The transformation of anger into art, into poetry and song, releases their negative affect and its hold over them. However, in the play, the transformation of the maids into owls is withheld; the maids take their exit as their eternal chorus line selves, "danc[ing] away in a line, with their ropes around their necks, singing" Atwood, Penelopiad:
Get Full Essay Get access to this section to get all help you need with your essay and educational issues. The novel is set in Ancient Greek society where particularly women and lower-classes were severely subjugated and silenced. Atwood critically evaluates this patriarchal world through eyes of women.
The Penelopiad has successfully empowered those who were once marginalized through the employment of two literary agents: The subversion of this Grand Narrative results in the undercutting of the greater perspective and presenting it in an unusual manner.
The perspective in which the story is narrated has shifted from the phallocentric heroes of The Odyssey to the domestic personal perspective of Penelope and her maids. The reader is thus exposed to an alternate perspective which is seldom heard in both society and literature.
Through death, Penelope and her maids have escaped the social conventions which previously smothered their voice and importance, and are free to express themselves without retribution. As a tribute to Ancient Greek Drama, Atwood uses the twelve maids as a chorus strategically placed at pivotal points of the novel, for the maids to comment on.
The chorus is a structural tool in which Atwood gives the silenced maids an opportunity to voice their opinions.
The frequently critical and mocking nature of the maids further undermines the glorifications of the Grand Narrative and promotes the voice of the marginalized.
Penelope uses colloquial language which engages directly with the reader in a spontaneous and relaxed tone. It highlights her reflective and honest perspective — unrestricted by social boundaries. Her writing resembles a post-modern Stream of Consciousness where the narrator openly communicates with the audience.
Following a subversion of the grand narrative, the Penelopiad has transcended into a feminist text. Many women of the modern world can relate to this issue. The feminist theory in literature opposes the patronizing image of women created by male writers and calls upon women to reclaim their gender.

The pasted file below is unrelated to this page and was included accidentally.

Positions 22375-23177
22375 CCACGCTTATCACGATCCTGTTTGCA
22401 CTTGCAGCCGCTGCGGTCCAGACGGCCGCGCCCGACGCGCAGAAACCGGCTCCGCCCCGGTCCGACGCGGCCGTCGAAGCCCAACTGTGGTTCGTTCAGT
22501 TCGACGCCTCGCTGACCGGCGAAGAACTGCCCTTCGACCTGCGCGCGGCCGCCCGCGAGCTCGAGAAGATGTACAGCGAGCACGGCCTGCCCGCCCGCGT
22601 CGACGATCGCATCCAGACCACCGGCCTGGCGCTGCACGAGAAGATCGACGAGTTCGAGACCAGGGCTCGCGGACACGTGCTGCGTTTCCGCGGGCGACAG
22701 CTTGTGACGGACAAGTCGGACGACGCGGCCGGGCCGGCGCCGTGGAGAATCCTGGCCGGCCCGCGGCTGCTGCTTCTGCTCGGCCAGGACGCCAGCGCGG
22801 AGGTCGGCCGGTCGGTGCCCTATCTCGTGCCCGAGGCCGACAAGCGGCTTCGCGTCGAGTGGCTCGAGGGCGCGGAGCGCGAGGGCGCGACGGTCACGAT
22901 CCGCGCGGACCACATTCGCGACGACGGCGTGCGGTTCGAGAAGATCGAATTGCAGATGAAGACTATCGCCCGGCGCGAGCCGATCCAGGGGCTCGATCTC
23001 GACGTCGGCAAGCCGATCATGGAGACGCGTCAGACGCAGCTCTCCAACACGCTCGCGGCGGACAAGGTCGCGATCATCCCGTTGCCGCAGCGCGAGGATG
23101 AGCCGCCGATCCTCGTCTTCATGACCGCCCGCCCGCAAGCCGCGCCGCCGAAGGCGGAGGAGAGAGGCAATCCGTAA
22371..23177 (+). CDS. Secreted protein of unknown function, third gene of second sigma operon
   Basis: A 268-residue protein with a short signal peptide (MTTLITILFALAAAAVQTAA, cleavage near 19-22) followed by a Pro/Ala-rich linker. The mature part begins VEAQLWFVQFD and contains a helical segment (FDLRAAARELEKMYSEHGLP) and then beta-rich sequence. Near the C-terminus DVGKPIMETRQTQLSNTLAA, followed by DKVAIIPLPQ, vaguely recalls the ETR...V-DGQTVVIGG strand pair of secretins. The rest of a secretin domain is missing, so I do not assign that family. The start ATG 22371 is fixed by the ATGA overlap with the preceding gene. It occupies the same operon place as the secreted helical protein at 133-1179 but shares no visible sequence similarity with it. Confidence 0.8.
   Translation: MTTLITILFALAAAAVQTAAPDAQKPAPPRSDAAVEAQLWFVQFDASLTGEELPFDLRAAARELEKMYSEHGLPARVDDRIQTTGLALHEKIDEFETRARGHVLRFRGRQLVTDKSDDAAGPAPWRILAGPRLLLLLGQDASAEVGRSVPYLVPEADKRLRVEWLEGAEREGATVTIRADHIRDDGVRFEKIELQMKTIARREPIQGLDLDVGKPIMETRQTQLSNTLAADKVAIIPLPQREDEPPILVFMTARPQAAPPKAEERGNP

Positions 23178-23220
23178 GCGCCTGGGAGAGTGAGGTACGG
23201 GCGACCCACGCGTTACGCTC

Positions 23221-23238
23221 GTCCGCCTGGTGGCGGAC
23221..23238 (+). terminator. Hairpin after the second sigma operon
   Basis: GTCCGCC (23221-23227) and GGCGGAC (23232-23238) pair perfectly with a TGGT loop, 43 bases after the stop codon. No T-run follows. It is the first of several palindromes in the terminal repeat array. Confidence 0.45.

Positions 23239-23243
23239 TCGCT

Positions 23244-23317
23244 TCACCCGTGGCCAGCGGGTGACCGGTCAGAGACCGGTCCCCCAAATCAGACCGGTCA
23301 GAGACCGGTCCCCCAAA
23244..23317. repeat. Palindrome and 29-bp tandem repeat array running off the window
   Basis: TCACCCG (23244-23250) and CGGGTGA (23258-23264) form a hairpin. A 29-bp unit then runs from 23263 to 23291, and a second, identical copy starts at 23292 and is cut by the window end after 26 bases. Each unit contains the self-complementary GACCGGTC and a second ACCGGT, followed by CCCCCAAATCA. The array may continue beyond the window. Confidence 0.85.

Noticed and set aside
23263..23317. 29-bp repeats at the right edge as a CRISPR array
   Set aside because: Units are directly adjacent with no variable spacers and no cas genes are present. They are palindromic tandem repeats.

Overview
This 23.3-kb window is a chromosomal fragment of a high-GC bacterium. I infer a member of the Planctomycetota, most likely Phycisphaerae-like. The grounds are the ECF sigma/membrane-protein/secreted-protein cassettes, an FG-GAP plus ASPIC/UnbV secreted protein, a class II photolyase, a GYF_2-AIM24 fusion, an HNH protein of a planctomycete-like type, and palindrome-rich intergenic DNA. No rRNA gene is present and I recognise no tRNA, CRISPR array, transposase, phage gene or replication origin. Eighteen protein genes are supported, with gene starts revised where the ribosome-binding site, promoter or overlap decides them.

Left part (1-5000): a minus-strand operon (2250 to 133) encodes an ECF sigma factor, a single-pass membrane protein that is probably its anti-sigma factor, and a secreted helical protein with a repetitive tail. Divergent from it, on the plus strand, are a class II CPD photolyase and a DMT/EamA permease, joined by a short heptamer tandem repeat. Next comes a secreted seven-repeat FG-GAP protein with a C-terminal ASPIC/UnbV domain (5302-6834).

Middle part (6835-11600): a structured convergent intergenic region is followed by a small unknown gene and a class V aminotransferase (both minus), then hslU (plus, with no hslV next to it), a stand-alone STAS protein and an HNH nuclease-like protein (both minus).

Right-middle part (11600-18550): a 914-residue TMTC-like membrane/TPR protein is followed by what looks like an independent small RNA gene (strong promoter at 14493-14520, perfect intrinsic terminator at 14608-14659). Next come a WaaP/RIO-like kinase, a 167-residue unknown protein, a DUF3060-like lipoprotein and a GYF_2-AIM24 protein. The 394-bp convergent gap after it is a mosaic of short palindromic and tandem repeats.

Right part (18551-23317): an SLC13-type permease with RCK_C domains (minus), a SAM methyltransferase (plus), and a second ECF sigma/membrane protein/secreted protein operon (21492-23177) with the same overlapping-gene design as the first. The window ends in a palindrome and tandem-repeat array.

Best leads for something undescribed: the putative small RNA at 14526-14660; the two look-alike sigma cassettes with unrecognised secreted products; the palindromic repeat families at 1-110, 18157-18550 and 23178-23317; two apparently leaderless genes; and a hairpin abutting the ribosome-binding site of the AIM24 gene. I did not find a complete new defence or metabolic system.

Atwood empowers Penelope and the Maids to seize control and retell their own story and create their own life, as opposed to submitting to the male version.
The Penelopiad challenges the traditional notion that women are less capable than men. Throughout the novel, the glorified schemes and plans created by men, who were originally thought to have fooled Penelope now states that she intentionally appeared to be unaware, to keep the men satisfied.
By demolishing the social barriers of conventional female suppression, the novel inspires readers and characters within the book to break their silence and seize control over their lives and opinions.
The Penelopiad integrates the Feminist Theory in order to identify the historical and social structures of female submission and give voice to those would are silenced within and beyond the novel. Throughout the novel, Atwood empowered both characters and readers alike who were previously silenced.
More essays like this:Welcome to the LitCharts study guide on Margaret Atwood's The Penelopiad.
Created by the original team behind SparkNotes, LitCharts are the world's best literature guides. Margaret Atwood was born in Ontario, Canada to parents Margaret Dorothy and Carl Edmund Atwood. Margaret was an avid reader from.
The Penelopiad is read as propounding a new genre, the female epic or romance where the heroine’s quest is analysed on analogy with the traditional romance pattern. Below is an essay on "The Maids of Margaret Atwood's Penelopiad" from Anti Essays, your source for research papers, essays, and term paper examples.
Today I will talk about the significance of Margaret Atwood’s inclusion of the /5(1).
Essay on Analysis of "Rat Song", by Margaret Atwood Rat Song Introduction ”Rat Song” is a poem written by Margaret Atwood and is part of Selected Poems from What is interesting about the poem is that it is written from the point of view of a rat. Grecia Leal '19 (Drama/Classics) is directing this quarter's Undergraduate Theater Society production of Margaret Atwood's The Penelopiad. Grecia writes: " The Penelopiad is a re-examination of The Odyssey through the intersection of gender and class, giving voice to Penelope and the twelve maids who are executed at the end of the epic. The Penelopiad is a novella by Margaret Atwood. It was published in as part of the first set of books in the Canongate Myth Series where contemporary authors rewrite ancient myths. In The Penelopiad, Penelope reminisces on the events of .
Deconstructing Gender and Myth in Margaret Atwood’s The Penelopiad Margaret Atwood’s novella The Penelopiad was published in as part of the first set of books in the Canongate Myth Series. It is a revisionary account of Homer’s famous epic Odyssey.
Open Document. Below is an essay on "The Penelopiad" from Anti Essays, your source for research papers, essays, and term paper examples/5(1). The Penelopiad’s communication Authors of different books employ different perspectives and incorporate distinctive strategies in trying to present their message to the audience in the best way possible.
Some have proven effective enough while others have struggled severely. Conveying a mes.